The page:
CVC Capital Partners is the new controlling shareholder of Formula One Group, having bought equity in the business from existing shareholder Bayerische Landesbank and Bambino Holdings, the investment trust that manages the wealth of Formula One impresario Bernie Ecclestone’s family.
Bambino will retain a stake in the venture, in which Ecclestone and the Formula One management team also participate. Ecclestone will continue in his current role as CEO. Donald Mackenzie, a senior figure at CVC, will join the company’s board.
Minority stakes in the business are still being held by JPMorgan and Lehman Brothers, according to press reports. Discussions over the future of these positions are reportedly ongoing.
The two banks, along with Bayerische Landesbank, became involved in Formula One after the collapse of German media conglomerate The Kirch Group, a large shareholder in the business at the time of its bankruptcy in 2002. When Kirch was unable to repay loans to its lenders, the latter took control of its motor sport interests.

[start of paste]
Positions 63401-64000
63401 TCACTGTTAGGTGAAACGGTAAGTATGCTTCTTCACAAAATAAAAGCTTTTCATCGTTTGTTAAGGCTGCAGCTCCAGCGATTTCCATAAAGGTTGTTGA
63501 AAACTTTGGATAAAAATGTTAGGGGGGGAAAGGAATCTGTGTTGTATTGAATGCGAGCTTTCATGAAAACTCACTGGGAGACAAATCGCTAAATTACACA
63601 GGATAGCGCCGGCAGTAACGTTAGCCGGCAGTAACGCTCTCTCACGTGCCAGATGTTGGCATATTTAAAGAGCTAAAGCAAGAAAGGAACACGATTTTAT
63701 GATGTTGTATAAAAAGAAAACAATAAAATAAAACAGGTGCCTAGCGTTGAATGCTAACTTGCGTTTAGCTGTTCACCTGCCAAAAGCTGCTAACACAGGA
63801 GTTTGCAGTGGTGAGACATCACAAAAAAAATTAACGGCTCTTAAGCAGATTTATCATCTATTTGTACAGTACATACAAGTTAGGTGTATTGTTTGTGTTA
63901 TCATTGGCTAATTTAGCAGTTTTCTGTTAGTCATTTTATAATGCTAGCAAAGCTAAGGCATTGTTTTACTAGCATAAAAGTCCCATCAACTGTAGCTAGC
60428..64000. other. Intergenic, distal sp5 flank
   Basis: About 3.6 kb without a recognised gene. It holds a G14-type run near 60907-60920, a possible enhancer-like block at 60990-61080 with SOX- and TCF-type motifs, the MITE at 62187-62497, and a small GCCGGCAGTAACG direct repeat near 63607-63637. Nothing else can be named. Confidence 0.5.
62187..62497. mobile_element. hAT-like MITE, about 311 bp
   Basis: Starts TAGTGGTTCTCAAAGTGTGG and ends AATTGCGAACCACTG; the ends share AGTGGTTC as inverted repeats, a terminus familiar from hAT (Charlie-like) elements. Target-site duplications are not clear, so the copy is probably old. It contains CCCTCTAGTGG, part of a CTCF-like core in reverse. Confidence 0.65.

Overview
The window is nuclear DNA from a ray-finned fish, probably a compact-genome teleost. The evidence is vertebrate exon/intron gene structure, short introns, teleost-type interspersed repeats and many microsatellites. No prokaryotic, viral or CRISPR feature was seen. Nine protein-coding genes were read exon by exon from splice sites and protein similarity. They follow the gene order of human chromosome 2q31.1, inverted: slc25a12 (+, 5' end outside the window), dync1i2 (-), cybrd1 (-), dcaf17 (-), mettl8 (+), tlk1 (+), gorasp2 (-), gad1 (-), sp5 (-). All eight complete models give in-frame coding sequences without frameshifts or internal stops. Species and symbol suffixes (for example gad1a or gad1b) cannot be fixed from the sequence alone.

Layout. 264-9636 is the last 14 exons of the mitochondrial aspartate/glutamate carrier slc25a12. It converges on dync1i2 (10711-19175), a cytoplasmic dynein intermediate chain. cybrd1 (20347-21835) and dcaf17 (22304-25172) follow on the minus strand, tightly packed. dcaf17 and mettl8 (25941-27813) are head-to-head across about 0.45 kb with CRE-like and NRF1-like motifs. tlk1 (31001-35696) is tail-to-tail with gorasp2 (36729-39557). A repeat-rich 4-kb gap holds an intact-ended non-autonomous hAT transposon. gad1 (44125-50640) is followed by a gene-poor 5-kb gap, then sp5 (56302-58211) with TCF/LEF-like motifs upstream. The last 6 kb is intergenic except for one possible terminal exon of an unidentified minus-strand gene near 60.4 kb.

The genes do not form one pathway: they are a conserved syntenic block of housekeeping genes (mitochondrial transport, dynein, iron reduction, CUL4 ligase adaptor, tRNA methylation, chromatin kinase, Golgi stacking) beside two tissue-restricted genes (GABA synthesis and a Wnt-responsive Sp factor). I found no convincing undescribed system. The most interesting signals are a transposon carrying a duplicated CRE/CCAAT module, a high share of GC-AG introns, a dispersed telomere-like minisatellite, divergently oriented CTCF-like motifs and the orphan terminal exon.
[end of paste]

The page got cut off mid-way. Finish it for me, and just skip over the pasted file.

CVC is also an investor in Dorna, the Spanish manager of the FIM Road Racing World Championship Grand Prix (MotoGP).
Formula One, which following the buyout will trade as Alpha Prema, is currently renegotiating the Concorde Agreement, a key contract codifying its economic relationships with the racing teams and leading car manufacturers including BMW, Renault, Honda and Toyota. The car groups are pushing for a greater future share of Formula One’s revenues and have threatened to set up a rival car racing franchise if their demands are not met.
CVC’s Mackenzie said in a press release that the firm had “given its full support to the current discussions between Formula One, the teams and manufacturers to enable a successful extension of the current Concorde Agreement.”
No one at CVC was immediately available for further comment.
Earlier this year, the firm closed its latest private equity fund capitalised at €6 billion.